The impact of microstructure and physical properties on pore close-off at WAIS Divide and Megadunes

by Gregory, Stephanie Ann, M.S., DARTMOUTH COLLEGE, 2013, 106 pages; 1553169


The depth at which atmospheric air becomes entrapped into bubbles at the bottom of the firn column plays an important role in creating an accurate age difference (Δage) between the age of the gas and the age of the ice at a given depth within an ice sheet. The top 50–120m of an ice sheet consists of polar firn, a porous medium, acting as a filter smoothing atmospheric signals as air rapidly diffuses to the base of the firn column on a decadal time scale. The density, permeability and microstructure of two firn cores retrieved from the Antarctic Ice Sheet, from different local climates, WAIS Divide and Megadunes, were examined. The microstructure of the firn was determined to have a greater impact on permeability and pore close-off than density had.

Comparison between sites shows that, at a given density, the pore structure of Megadunes firn was less complex and tortuous with greater permeability than WAIS Divide firn, characterized by smaller grains and a more complex pore structure. For both WAIS Divide and Megadunes, fine grained layers experience close-off shallower in the firn column than do coarse grained layers, regardless of which grain sized layer is the more dense layer at depth. Pore close-off occurs at an open porosity that is accumulation rate dependent. Low accumulation sites, with coarser grains, close-off at lower open porosities (<10%) than the open porosity (>10%) of high accumulation sites with finer grains. The greater the variability between fine grained and coarse grain firn layers at depth, the longer the lock-in zone will be. At Megadunes, the fine grained layers are remnants of past accumulation sites on the ice sheet surface. These layers reach pore close-off significantly shallower depths than densification models predict for polar sites with similar local climate. A shallow lock-in depth, the point where air no longer exchanges with the atmosphere, would decrease Δage to values similar to those predicted through δ15N reconstructions of firn thickness. Application of this work in future studies could reduce the data-model mismatch, improve modeling of the lock-in zone through firn densification models, and reduce the need for inverse firn air modeling.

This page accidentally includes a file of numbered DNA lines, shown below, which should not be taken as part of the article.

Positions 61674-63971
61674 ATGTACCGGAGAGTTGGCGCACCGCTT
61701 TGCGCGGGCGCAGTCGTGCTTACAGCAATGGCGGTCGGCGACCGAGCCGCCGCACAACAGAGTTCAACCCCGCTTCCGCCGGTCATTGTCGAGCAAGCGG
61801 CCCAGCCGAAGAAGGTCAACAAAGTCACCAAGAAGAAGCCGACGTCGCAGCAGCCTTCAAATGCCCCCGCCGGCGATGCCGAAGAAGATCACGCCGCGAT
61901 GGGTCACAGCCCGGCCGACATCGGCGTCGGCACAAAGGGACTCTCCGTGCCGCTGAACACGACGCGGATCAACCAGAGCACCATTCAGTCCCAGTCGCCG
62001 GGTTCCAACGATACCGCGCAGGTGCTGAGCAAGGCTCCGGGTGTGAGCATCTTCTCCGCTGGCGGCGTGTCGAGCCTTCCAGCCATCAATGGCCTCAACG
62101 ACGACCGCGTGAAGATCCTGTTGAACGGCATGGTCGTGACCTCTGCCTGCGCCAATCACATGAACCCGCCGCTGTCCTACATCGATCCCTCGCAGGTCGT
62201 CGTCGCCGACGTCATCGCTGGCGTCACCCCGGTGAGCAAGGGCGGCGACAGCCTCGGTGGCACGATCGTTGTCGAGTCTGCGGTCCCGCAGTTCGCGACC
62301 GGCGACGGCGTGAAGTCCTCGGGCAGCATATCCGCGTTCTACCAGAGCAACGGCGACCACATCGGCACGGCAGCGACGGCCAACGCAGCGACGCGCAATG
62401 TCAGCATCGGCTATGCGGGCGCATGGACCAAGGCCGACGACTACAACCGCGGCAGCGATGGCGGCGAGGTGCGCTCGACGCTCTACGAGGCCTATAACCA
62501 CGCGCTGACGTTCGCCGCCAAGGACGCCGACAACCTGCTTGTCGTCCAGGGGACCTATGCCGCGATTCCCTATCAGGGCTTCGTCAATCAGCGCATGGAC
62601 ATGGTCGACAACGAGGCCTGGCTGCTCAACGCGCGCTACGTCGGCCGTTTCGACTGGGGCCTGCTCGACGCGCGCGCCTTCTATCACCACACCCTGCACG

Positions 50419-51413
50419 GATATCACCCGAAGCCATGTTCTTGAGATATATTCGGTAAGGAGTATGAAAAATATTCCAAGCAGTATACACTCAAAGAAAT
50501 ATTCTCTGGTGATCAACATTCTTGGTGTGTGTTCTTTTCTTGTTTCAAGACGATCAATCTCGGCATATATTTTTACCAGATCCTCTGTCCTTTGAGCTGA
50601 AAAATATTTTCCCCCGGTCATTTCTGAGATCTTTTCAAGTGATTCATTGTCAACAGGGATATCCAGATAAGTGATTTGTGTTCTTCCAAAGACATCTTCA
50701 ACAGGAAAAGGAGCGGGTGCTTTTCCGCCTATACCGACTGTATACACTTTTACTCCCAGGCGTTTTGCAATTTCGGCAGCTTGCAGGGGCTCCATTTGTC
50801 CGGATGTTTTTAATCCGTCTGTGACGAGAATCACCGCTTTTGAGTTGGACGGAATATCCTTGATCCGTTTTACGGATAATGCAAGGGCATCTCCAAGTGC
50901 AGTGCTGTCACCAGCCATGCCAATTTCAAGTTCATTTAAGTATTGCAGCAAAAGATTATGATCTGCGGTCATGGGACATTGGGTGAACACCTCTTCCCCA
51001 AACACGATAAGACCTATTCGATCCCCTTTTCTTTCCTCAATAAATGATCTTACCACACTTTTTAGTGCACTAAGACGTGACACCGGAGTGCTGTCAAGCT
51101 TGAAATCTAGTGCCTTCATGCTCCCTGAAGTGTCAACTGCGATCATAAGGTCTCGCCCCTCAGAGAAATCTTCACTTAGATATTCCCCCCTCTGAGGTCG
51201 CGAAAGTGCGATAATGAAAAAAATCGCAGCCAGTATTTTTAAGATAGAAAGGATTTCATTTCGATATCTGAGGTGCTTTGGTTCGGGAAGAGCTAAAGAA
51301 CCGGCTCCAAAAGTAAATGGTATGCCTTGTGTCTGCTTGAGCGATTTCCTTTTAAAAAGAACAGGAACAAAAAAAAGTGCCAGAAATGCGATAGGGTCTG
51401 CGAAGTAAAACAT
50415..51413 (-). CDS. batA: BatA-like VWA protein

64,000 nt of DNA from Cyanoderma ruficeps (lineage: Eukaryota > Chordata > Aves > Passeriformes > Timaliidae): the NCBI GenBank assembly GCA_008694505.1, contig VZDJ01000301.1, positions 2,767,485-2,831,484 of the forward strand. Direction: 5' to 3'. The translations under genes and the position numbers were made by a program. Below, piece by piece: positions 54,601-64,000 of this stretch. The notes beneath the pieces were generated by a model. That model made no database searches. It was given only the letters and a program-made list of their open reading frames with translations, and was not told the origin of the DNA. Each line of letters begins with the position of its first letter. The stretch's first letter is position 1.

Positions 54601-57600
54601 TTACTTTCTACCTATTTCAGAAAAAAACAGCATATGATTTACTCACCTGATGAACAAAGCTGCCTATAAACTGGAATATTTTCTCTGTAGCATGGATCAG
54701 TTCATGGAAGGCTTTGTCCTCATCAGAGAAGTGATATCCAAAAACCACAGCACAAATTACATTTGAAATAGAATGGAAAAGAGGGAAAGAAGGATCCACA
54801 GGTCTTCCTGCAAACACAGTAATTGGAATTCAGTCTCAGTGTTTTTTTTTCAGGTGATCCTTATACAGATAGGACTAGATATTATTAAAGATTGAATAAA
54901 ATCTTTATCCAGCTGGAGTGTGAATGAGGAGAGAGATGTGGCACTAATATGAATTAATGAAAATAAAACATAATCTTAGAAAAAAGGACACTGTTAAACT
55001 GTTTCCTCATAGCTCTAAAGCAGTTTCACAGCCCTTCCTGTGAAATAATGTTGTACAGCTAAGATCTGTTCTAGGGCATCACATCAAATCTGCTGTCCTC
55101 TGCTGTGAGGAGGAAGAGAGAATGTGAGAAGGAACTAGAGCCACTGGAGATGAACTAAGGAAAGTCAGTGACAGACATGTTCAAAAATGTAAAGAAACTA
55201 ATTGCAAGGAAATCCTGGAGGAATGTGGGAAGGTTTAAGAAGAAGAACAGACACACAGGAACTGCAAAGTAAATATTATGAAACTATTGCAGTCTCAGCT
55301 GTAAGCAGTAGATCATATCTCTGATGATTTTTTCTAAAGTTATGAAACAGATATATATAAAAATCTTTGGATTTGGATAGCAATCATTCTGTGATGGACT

AdviserMary Albert
Source TypeThesis
SubjectsPaleoclimate science; Materials science
Publication Number1553169

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